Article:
With the expanding Sikh population in the Straits Settlements and the Malay States, other Sikhs started migrating. These were cattle farmers, tailors, carpenters and merchants to meet the needs of the expanding Sikh and Punjabi population. Many Sikhs went into the transportation business using bullock carts. These were used to convey goods from the tin mines, plantations and within the towns. In the 1940’s and 1950’s some Sikhs pulled hand carts to earn a living.

In the days before refrigeration, the diary industry was controlled by the Sikhs who supplied fresh milk. There was one Hazura Singh of Alor Star who passed away in 1998 in Butterworth at the age of 98. He told me that he used to send fresh milk to the Palace in Alor Star in the early 1920’s and personally knew Sultan Abdul Hamid. In Penang we had Mall Singh of Bayan Lepas who supplied milk until the early sixties. In Province Wellesley there were also a number of milkmen such as Pratap Singh who would cycle down from places as far as Sungei Bakap and Juru and then cross over by ferry to Georgetown to deliver fresh milk to Punjabi and other Indian houses.

Many merchants came down to open shops and start businesses. These people traded in textiles and provisions.

Watchmen (Jagas)
The history of the Sikhs in Penang cannot be separated from this profession. Initially the foreign trading houses employed Sikhs as watchmen in their business premises and go-downs. Soon they were employed to guard their residences. Large and small Chinese businesses started employing Sikhs to guard their premises as well. These Jagas were present until the early seventies when uniformed security personnel started being employed. There are only a few old men who are still employed as watchmen today. Some of these watchmen also went into money lending as a part time business to supplement their incomes. My father’s salary as a watchman in the Runnymede Hotel in Penang in 1937 was $13 month. Seeing the value of education, these watchmen led a frugal life and sent their children to school. Before the start of the Second World War many of their children who had finished their Senior Cambridge Examinations were already in colleges in India or Raffles College pursuing courses. Some Sikh children were in medical college in Singapore at the start of the Second World War. Dato Abdul Wahab, the retired Director of Medical Services, in his book on his experience in medical college in Singapore in 1941, details the death of some medical students who were killed in the bombing of the grounds of the Singapore General Hospital. He recounts the death of a Sikh medical student in that attack. The first Malayan Sikh Lawyer in Penang was Gurcharan Singh who later was made a JP.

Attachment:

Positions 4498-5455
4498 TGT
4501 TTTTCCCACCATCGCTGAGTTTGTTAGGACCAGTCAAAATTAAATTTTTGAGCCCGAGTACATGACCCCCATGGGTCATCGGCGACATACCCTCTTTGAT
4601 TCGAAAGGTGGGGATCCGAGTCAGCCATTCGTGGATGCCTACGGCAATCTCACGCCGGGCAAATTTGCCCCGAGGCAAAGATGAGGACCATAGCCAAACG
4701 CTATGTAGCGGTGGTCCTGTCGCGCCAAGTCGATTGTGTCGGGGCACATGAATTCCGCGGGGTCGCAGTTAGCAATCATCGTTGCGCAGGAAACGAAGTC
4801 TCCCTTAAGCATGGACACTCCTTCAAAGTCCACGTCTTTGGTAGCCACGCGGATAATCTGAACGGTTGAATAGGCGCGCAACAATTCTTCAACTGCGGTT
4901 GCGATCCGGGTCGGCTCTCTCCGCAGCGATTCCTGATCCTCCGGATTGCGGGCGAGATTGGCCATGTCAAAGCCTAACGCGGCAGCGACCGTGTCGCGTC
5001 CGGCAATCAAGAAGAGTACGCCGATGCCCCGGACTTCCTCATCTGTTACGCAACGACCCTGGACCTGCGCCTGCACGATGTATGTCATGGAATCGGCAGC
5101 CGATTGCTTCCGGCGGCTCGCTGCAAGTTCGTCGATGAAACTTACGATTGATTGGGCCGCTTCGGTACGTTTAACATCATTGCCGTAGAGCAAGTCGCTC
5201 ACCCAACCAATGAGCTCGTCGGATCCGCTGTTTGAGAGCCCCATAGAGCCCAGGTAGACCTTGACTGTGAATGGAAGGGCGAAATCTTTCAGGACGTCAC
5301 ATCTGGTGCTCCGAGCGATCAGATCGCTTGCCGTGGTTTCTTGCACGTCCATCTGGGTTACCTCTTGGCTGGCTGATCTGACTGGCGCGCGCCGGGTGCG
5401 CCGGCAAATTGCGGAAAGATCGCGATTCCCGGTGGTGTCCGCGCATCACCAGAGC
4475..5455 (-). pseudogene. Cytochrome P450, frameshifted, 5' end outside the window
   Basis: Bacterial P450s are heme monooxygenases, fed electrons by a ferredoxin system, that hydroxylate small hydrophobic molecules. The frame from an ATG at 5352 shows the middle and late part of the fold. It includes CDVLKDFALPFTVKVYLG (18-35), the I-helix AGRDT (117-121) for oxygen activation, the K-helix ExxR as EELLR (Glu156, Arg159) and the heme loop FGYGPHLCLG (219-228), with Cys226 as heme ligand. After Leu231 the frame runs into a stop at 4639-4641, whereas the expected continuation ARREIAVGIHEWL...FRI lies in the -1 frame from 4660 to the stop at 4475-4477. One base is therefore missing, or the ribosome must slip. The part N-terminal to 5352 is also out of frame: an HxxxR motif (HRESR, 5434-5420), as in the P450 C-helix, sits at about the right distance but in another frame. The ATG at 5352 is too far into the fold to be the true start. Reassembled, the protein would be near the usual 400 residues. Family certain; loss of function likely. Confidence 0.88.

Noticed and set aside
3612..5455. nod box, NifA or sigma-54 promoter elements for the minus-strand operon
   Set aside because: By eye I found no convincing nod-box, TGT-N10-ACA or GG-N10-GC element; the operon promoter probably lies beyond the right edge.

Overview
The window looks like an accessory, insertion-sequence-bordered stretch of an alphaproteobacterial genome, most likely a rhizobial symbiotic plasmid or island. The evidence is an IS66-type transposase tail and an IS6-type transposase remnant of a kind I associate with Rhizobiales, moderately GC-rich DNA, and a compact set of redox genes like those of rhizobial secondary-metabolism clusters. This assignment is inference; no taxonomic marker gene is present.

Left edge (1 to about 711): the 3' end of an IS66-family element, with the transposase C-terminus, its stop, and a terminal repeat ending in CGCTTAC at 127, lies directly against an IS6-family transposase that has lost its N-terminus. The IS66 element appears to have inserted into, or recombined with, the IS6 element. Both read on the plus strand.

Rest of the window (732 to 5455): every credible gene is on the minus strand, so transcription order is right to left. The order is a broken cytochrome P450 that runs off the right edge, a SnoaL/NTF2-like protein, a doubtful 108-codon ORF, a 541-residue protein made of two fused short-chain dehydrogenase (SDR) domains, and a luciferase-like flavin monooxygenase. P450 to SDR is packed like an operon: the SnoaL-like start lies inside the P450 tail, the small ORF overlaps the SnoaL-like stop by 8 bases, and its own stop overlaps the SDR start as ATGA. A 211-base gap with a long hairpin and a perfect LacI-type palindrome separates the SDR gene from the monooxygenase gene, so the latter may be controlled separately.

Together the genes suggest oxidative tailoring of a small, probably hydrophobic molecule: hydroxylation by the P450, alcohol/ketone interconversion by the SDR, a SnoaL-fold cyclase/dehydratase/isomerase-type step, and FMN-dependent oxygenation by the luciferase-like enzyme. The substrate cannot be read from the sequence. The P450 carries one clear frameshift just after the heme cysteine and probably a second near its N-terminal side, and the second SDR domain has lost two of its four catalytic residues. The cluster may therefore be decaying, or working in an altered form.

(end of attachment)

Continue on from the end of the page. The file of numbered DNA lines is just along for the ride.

Gurdwaras (Houses of Worship)
Gurdwaras have always played an important part in the lives of Sikhs. One of the first Gurdwaras was established in Fort Cornwallis in Penang to cater for the needs of the forces stationed there.

There was a growing need for a place of worship for the local Sikh population and also for migrants to Malaya for whom Penang was the first stop. Most of the migrants stayed on the five-foot ways of shop houses. One favorite place for newcomers to convey was a piece of open ground where the present Chinese Town hall is located in Pitt Street.

The local Sikh community and the Malay States Guides managed to get a piece of land in Brick Kiln Road from the Government. A Gurdwara was built on this spot in 1901 and is known as the Diamond Jubilee Gurdwara. The story of this Gurdwara came to be built and the opening ceremony has been written by Mr. Natha Singh, a retired lawyer. Incidentally this gentleman was also a Police Inspector in the Straits Settlements police force before he took up law studies. There are now five Gurdwaras in the State of Penang, three on the island and one each in Butterworth and Prai.

The history of the Sikhs in Penang and Malaya is no different from other races. They came here to earn a living, and they did well. Of those who made this country their home, the early migrants have left a rich history for present and future generations as role models to follow. A minority within a minority, Sikhs have achieved a lot with hard work and sacrifice so that their children could lead a better quality of life. Their sacrifices have resulted in the Malaysian Sikh community having the highest ratio of professionals among all ethnic groups in Malaysia.